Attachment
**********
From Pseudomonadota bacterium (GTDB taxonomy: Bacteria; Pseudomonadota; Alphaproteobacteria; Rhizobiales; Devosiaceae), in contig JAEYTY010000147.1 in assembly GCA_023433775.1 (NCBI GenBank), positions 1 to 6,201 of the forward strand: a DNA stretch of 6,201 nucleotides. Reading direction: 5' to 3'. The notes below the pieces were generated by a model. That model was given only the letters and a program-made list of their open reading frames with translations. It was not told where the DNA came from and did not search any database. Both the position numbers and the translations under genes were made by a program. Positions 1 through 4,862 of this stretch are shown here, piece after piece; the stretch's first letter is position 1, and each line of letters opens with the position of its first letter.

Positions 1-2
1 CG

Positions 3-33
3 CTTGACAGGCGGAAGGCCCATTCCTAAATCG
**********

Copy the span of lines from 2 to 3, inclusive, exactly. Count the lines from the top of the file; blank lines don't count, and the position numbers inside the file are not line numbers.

Positions 1-2
1 CG